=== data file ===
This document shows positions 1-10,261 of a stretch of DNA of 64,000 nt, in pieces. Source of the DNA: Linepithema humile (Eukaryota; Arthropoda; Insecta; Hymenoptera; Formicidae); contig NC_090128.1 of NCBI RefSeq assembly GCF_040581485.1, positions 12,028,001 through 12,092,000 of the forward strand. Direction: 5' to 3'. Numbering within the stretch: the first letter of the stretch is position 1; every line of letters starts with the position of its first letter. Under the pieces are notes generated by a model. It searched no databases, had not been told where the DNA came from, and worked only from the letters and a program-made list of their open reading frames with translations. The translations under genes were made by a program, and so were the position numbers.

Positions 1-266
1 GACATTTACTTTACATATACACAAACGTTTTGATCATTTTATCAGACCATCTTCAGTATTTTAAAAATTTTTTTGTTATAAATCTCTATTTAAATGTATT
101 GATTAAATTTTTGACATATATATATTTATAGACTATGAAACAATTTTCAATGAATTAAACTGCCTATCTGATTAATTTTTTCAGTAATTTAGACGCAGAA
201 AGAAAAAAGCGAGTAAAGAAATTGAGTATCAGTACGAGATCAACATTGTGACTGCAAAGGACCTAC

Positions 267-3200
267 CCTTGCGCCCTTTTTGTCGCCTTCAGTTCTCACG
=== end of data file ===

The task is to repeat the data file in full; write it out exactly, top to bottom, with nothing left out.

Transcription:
This document shows positions 1-10,261 of a stretch of DNA of 64,000 nt, in pieces. Source of the DNA: Linepithema humile (Eukaryota; Arthropoda; Insecta; Hymenoptera; Formicidae); contig NC_090128.1 of NCBI RefSeq assembly GCF_040581485.1, positions 12,028,001 through 12,092,000 of the forward strand. Direction: 5' to 3'. Numbering within the stretch: the first letter of the stretch is position 1; every line of letters starts with the position of its first letter. Under the pieces are notes generated by a model. It searched no databases, had not been told where the DNA came from, and worked only from the letters and a program-made list of their open reading frames with translations. The translations under genes were made by a program, and so were the position numbers.

Positions 1-266
1 GACATTTACTTTACATATACACAAACGTTTTGATCATTTTATCAGACCATCTTCAGTATTTTAAAAATTTTTTTGTTATAAATCTCTATTTAAATGTATT
101 GATTAAATTTTTGACATATATATATTTATAGACTATGAAACAATTTTCAATGAATTAAACTGCCTATCTGATTAATTTTTTCAGTAATTTAGACGCAGAA
201 AGAAAAAAGCGAGTAAAGAAATTGAGTATCAGTACGAGATCAACATTGTGACTGCAAAGGACCTAC

Positions 267-3200
267 CCTTGCGCCCTTTTTGTCGCCTTCAGTTCTCACG